The right colectomy, which is applied in the treatment of the malign lesions that develop in the segment between the colonic hepatic flexure and the ileocecal valve, can be performed with either open, laparoscopic or robotic method.
Worldwide, there are ongoing efforts to develop minimally invasive techniques in colorectal surgery without compromising the oncological surgical principles. In terms of minimally invasive colorectal surgery, the most common technique is laparoscopic approach. Yet, robotic surgery has come to the forefront in the recent years as a technique with frequent use.
In the previous studies investigating colon surgery, it was reported that laparoscopic surgery (LS) is superior to open surgery regarding blood loss, hospital stay, time to bowel function, wound complications and postoperative pain (1-4). However, concerns have been raised toward the oncologic safety of the laparoscopic technique in rectal cancer surgery, and the repercussions these findings have been reflected to right-sided tumors as well. The reason why LS has not become the gold standard surgery, even though oncological results are accepted in right colon cancers, may be due to the technical difficulties and variable vascular anatomy (5,6). To overcome these challenges, the conventional LS was tailored to develop hand-assisted laparoscopy technique but the results did not mirror the plausible effects of the minimally invasive surgery. Thus, the search for a gold standard minimally-invasive technique has been continued to augment the surgical outcomes of the LS technique (7-10).
With the advantages of robotic surgery (RS) like stable camera platform, three-dimensional imaging, improved ergonomics, tremor elimination, ambidextrous capability and motion scaling, an important step may be taken in minimally-invasive surgery to eliminate the concerns of the laparoscopy. The advantages of the robotic surgery—especially on the right colectomy frontier, are more likely to be pronounced with the implementation of complete mesocolic excision (CME) technique, which follows the same principles of total mesorectal excision. Furthermore, robotic surgery may ease and promote intracorporeal anastomosis which is challenging to perform with the laparoscopic approach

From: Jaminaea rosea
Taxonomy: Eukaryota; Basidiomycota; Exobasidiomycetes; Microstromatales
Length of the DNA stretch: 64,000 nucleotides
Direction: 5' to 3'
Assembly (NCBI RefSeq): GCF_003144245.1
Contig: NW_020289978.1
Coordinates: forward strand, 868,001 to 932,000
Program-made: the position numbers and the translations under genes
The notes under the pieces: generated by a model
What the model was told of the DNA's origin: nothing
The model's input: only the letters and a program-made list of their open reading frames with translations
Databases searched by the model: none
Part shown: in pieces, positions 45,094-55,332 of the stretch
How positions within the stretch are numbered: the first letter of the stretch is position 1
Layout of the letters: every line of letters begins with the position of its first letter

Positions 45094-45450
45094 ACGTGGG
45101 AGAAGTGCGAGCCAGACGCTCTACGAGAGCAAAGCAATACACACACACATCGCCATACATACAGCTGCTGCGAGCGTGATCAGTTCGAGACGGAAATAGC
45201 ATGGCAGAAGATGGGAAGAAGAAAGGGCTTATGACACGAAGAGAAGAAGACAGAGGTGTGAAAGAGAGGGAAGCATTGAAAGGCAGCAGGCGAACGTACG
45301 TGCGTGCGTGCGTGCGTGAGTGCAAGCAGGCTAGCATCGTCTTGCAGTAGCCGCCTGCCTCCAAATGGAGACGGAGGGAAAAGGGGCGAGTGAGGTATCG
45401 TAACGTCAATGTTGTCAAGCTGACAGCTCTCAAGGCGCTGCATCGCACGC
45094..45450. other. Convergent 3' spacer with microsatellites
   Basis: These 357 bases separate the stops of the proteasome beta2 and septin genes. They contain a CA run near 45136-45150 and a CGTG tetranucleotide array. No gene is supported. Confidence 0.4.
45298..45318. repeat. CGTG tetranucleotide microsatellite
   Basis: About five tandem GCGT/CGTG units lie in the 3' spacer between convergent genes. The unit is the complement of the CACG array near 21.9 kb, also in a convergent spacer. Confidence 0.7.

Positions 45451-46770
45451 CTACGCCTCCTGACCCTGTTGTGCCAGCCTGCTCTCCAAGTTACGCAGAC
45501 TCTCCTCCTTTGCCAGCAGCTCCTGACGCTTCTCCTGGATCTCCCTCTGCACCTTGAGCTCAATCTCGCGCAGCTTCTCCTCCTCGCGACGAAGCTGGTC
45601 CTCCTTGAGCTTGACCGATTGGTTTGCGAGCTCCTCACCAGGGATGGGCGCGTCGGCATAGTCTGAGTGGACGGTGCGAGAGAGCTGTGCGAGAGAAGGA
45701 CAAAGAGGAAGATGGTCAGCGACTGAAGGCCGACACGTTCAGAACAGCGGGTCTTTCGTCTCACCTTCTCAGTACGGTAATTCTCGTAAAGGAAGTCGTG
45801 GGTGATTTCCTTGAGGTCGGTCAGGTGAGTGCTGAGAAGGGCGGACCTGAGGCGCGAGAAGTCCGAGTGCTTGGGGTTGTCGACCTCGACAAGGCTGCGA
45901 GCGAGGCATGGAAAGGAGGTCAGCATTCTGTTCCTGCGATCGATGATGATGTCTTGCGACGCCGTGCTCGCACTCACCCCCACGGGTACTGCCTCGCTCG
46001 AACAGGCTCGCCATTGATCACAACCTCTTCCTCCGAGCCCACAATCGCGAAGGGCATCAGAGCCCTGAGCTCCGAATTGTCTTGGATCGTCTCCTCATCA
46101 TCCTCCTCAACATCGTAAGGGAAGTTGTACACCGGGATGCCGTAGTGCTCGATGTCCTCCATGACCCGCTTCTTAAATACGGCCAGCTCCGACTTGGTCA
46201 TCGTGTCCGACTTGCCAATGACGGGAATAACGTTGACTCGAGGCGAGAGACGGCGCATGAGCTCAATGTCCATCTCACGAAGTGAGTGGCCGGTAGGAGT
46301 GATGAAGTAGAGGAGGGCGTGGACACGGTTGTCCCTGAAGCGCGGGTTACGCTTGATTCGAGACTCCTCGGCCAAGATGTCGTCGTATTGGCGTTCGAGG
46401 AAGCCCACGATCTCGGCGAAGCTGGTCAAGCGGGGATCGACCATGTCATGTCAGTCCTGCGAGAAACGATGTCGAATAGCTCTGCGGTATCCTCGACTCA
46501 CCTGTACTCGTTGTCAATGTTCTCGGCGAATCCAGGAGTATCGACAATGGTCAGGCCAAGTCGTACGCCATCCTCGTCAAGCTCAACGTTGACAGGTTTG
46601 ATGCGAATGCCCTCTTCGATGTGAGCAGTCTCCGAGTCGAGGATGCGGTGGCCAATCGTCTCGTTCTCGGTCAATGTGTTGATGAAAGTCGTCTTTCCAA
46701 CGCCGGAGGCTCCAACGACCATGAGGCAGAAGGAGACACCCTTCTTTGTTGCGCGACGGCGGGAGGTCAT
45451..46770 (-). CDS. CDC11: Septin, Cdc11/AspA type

In this paper, we discussed the contributions of robotic right colectomy in the treatment of right colon cancers in light of the most recent literature.
Operation room is designed as shown in Figure 1. The patient is positioned to modified lithotomy. Four or five robotic ports, one assistant port and one Air Seal (Conmed, Largo, FL, USA) port are preferred for the procedure. Initially a 12-mm incision is made left to the umbilicus to be used as the camera site. After placement of the camera other ports are placed diagonally running from 4–5 cm above the pubis in the midline toward left upper abdomen as shown in Figure 2. Additionally, an assistant port is placed in the left lateral abdomen.
The dissection is performed in a medial to lateral fashion. Central vascular dissection with lymphadenectomy at the origin of the ileocolic, right colic, and right branches of middle colic vessels and the loop of Henle is performed along the left border of the superior mesenteric vein. The colon is then dissected from the fascia of Gerota and the retroperitoneum, preserving the duodenum, ureters, and gonadal vessels. Take down of the hepatic flexure is then performed. Subsequently, indocyanine green dye is used to evaluate colonic perfusion and determine the transection point. An intracorporeal, side-to-side, isoperistaltic anastomosis is formed after the transection of the colon and ileum. A Pfannenstiel incision is made for the specimen extraction.
Laparoscopic versus robotic right colectomy
Short term outcomes
Harvested lymph node
In colorectal carcinoma, the status of the lymph nodes during surgery is one of the most important criteria for prognosis. Studies conducted so far showed that there are no statistically significant differences between RS and LS in terms of the number of the lymph nodes removed (11-14). D’Annibale et al. (15) shared their experiences in a review, and reported that the mean number of harvested lymph nodes was 18.7±7.2 in patients who had undergone robotic right colectomy. They claimed that the robotic technique could provide a better standardization, and it would especially bring high benefits in a great majority of patients in terms of ensuring accurate lymphatic resection (15). In some other studies; however, more harvested lymph nodes were reported in RS at a statistically significant level (16,17). Solaini et al. (18) conducted a meta-analysis, and reported that the robotic approach could result in more harvested lymph nodes for right hemicolectomy (P=0.057). However, the data on lymph node harvest are granular as oncologic principles have changed significantly and a significant fraction of the laparoscopic studies does not include high ligation of the vessels. Nevertheless, robotic surgery brings news approaches to lymph node dissection, which may enhance the scope of identifying nodes in the mesentery (19).